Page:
Date of Award:

12-2010

Document Type:

Thesis

Degree Name:

Master of Science (MS)

Department:

Environment and Society

Advisor/Chair:

Christopher A. Monz

Abstract

Visitor use in parks and protected areas inevitably leads to resource impacts. In order to effectively manage for resource impacts, it is important for managers to not only understand ecological aspects of their system but sociological aspects as well. The two papers presented in this thesis used integrated approaches to better understand the current level of resource impacts within the Bear Lake Road Corridor of Rocky Mountain National Park and to explore visitor perceptions of these impacts. The first paper used traditional monitoring and assessment techniques, as well as recently developed methodologies, to determine the current level of resource impacts and examine areas for potential future resource change. Findings showed that there is significant impact in the trail system, particularly at popular hiking destinations. At two of these popular hiking destinations, with current use levels, there is potential for future resource change. Integration with measures of social norms showed that visitors are frequently experiencing resource conditions within the Bear Lake Road Corridor that are considered unacceptable.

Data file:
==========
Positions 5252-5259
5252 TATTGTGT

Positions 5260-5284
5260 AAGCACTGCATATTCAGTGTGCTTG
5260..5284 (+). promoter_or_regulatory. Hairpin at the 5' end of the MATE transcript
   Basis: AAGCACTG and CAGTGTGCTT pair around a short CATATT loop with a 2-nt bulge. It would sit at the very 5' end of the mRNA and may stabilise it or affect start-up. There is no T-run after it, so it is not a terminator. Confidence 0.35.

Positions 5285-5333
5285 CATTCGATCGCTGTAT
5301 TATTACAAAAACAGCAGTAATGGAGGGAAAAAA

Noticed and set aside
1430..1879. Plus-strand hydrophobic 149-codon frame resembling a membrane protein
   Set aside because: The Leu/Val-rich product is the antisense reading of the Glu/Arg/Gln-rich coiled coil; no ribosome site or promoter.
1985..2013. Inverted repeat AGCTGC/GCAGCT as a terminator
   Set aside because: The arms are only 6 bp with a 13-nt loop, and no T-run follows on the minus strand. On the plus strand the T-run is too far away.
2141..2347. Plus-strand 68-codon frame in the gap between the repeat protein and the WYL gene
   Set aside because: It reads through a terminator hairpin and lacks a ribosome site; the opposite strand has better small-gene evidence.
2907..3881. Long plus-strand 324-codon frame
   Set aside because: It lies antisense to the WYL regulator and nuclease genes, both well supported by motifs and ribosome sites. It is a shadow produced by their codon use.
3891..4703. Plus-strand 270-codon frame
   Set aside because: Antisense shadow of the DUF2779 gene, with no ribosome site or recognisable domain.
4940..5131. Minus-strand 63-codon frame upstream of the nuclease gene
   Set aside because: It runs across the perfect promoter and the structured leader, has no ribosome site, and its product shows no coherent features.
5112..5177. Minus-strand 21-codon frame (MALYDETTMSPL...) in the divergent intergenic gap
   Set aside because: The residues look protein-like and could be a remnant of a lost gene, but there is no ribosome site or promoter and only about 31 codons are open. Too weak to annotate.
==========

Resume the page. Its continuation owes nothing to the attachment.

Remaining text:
Comments

This work made publicly available electronically on December 23, 2010.

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